How Faculty Fellow Mike Riley Demonstrates Caring

The Teaching Spotlight series regularly highlights exemplary reflections written by our faculty fellows in the Reflective Teaching Fellowship. Each week, fellows develop self-reflections as members of an online community of practice, selecting Tags from across four Themes that are best aligned with the evidence they include in their weekly reflections. Exemplary reflections demonstrate use of evidence-based instructional practices (also known as Tags). Fellows featured in this series have chosen to make their reflections public. 

A Caring Exemplar

  • Fellow: Mike Riley

  • When: Spring 2019

  • Class: Principles of Management

  • Modality: Face to Face

  • Institution: Gateway Community and Technical College, Kentucky

Caring as an Evidence-Based Instructional Practice

The Caring Tag challenges Faculty Guild fellows to build personal connections with their students both inside and outside of the classroom. Sometimes, after several weeks into their fellowship, faculty will notice that they haven’t made use of the Caring Tag. “I’m surprised by this,” they’ll often say, “because I really care about my students.” 

A focus on evidence-based instruction asks us to provide evidence. How do our students know that we care? What strategies have we used to demonstrate our care to our students and to develop a personal connection with them? Did fellows include evidence of those actions in their self-reflection, sharing their good work with their peers and facilitator?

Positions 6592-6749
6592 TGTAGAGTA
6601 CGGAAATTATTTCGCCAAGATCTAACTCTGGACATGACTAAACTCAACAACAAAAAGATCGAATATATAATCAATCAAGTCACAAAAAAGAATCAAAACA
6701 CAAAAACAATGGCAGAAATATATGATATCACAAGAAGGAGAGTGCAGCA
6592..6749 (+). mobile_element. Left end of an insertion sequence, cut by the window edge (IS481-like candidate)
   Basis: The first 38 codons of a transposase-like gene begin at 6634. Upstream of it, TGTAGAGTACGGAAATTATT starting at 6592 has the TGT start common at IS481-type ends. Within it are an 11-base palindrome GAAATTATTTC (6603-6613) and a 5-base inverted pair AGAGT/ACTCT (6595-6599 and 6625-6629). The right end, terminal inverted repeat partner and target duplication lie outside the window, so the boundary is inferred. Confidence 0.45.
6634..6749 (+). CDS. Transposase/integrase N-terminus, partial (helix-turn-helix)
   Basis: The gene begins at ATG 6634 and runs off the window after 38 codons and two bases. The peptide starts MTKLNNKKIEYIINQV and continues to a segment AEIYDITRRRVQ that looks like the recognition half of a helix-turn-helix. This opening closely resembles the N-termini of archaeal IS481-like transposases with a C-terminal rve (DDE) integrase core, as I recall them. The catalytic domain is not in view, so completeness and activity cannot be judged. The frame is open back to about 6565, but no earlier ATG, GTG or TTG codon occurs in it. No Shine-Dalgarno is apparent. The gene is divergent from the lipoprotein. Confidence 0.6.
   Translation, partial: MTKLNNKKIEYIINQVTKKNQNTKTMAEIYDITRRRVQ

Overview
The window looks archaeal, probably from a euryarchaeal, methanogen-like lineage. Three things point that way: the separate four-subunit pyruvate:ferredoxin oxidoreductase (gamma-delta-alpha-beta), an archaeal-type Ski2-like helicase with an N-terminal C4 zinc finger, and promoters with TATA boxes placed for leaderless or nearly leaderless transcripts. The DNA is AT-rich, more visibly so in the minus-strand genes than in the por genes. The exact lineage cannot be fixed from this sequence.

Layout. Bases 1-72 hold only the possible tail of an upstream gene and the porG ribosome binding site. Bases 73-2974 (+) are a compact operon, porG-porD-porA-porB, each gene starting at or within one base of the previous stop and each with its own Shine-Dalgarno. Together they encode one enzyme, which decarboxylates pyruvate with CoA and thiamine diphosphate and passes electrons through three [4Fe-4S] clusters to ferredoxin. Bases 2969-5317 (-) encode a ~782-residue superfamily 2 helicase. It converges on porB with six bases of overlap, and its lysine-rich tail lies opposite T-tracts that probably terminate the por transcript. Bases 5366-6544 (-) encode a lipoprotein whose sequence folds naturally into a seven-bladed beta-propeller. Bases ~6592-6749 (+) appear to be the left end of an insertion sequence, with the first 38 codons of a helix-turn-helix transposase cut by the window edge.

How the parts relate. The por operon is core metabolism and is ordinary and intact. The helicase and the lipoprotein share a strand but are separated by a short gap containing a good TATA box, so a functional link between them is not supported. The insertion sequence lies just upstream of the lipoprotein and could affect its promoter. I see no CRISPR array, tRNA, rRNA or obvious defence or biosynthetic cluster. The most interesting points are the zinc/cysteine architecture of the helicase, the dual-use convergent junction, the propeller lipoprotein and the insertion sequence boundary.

Mike made three, important teaching choices to demonstrate care to his students: 

  1. He arrived early to class, creating time for informal chats with his students.

  2. He played music as students entered the room.

  3. He provided his students with some light (and healthy!) snacks.

Of his caring teaching choices, Mike writes, “It gives me time to talk to students as they enter and hopefully shows caring as we discuss feeding the mind and the body.”

Most of us know that we care about our students; Mike was able to take that internal experience of care and bring it into his classroom, providing clear evidence of his desire to support his students’ success.

Consider: how do students know that I care about their success? What strategies do I use to demonstrate care in my classroom? Tweet your response and make sure to tag us @FacultyGuild and include the hashtag #teachingsuccessmovement.